The brain mechanism by which the CCS fails to transition from low-to-high cognitive loads in EP is unclear. To address this, we conducted a multimodal neuroimaging study using a classic stressor of the CCS, namely the multi-source interference task (MSIT) [16]. The challenging (interference) component of this task calls on the hierarchical influence of cognitive control to resolve stimulus conflict. The MSIT task elicits strong single-subject effects, with robust activation of canonical CCS regions, including anterior insula (AI), anterior cingulate cortex (ACC), dorsolateral prefrontal cortex (DLPFC), and superior parietal cortex (SPC) [17]. We hypothesized that the “cognitive stressor” of stimulus conflict would uncover network mechanisms of activation, effective connectivity, and behavior that differ between EP participants and matched controls. These were assessed using a generative framework (Dynamic Causal Modeling (DCM, [18]) and Parametric Empirical Bayes (PEB, [19]), to identify group effects and individual differences [20]. We predicted that participants in each of the two groups would respond through distinct hierarchical modes of top–down cognitive control integrating bottom–up visual input. Diffusion-Weighted Imaging (DWI) and tractography were then used to explore the relationship of these effects to structural connectivity.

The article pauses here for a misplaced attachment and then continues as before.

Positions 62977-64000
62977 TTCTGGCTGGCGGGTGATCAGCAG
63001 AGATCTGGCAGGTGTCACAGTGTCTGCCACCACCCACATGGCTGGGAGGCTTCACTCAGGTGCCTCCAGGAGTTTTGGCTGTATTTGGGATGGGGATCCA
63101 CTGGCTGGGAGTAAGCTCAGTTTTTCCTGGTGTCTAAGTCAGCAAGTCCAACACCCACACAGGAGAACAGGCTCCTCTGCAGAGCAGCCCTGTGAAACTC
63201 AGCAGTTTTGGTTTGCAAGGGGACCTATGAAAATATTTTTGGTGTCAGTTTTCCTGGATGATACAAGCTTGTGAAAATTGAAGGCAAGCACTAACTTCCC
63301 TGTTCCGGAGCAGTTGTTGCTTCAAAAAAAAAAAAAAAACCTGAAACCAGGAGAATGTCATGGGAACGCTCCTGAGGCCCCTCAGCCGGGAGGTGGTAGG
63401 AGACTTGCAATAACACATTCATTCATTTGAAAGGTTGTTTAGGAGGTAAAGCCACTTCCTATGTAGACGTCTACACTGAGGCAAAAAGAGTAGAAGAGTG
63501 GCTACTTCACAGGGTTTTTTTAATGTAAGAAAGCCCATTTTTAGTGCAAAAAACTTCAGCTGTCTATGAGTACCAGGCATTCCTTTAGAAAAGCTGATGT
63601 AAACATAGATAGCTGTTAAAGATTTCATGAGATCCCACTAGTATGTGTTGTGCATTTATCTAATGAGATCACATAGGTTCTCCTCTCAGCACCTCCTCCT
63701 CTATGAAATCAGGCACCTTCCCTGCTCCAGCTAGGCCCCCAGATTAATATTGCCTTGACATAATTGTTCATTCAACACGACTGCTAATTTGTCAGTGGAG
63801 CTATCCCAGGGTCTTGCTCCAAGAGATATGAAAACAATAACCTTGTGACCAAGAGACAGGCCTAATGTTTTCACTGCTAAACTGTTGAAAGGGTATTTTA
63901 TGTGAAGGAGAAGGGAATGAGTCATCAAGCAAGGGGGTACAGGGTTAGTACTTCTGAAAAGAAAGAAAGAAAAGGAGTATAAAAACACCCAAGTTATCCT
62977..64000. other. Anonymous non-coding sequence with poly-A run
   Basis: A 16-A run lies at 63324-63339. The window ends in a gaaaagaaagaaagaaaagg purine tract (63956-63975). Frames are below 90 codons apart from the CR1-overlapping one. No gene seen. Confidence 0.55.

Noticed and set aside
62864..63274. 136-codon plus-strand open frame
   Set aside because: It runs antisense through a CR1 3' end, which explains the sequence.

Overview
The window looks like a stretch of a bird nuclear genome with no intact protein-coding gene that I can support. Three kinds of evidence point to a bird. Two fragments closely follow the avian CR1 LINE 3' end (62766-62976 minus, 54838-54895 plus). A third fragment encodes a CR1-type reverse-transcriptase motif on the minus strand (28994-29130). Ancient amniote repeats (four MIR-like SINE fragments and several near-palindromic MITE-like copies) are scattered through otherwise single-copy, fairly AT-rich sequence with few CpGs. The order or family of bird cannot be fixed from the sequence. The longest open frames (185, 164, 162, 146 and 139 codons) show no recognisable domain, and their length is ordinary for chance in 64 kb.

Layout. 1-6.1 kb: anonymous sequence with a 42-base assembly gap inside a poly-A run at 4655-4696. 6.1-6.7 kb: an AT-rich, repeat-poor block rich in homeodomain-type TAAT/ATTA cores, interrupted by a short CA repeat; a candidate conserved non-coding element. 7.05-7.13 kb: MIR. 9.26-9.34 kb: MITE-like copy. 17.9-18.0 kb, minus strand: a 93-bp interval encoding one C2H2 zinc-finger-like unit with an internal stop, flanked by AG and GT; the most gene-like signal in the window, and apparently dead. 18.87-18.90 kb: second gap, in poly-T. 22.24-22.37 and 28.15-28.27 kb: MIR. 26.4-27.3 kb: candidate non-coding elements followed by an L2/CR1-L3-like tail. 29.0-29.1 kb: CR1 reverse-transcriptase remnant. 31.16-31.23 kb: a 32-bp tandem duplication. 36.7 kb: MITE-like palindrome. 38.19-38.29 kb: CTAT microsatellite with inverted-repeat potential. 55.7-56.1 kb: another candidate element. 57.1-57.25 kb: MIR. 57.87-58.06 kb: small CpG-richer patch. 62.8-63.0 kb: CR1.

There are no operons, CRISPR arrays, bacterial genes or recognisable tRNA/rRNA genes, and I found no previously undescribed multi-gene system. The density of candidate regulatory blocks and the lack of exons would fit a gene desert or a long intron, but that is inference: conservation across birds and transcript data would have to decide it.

Materials and methods


In all, 30 EP participants and 30 aged and gender-matched controls with no family history of mental health disorders were recruited from October 2017 to July 2019. The sample size for adequate power to detect differences in behavior and functional magnetic resonance imaging (fMRI) was based on similar studies examining EP populations [9,10,11,12,13,14]. All participants were 17–25 years old. EP participants had experienced a first episode of psychosis in the last 2 years and met the following eligibility criteria; (i) normal pre-morbid functioning, as rated by the Diagnostic Interview for Psychoses (DIP) [21], (ii) absence of childhood neurodevelopmental or organic brain disorder, and (iii) onset of psychosis after the age of 16. These criteria ensured EP participants were likely to have had normative neurodevelopment up until psychosis onset.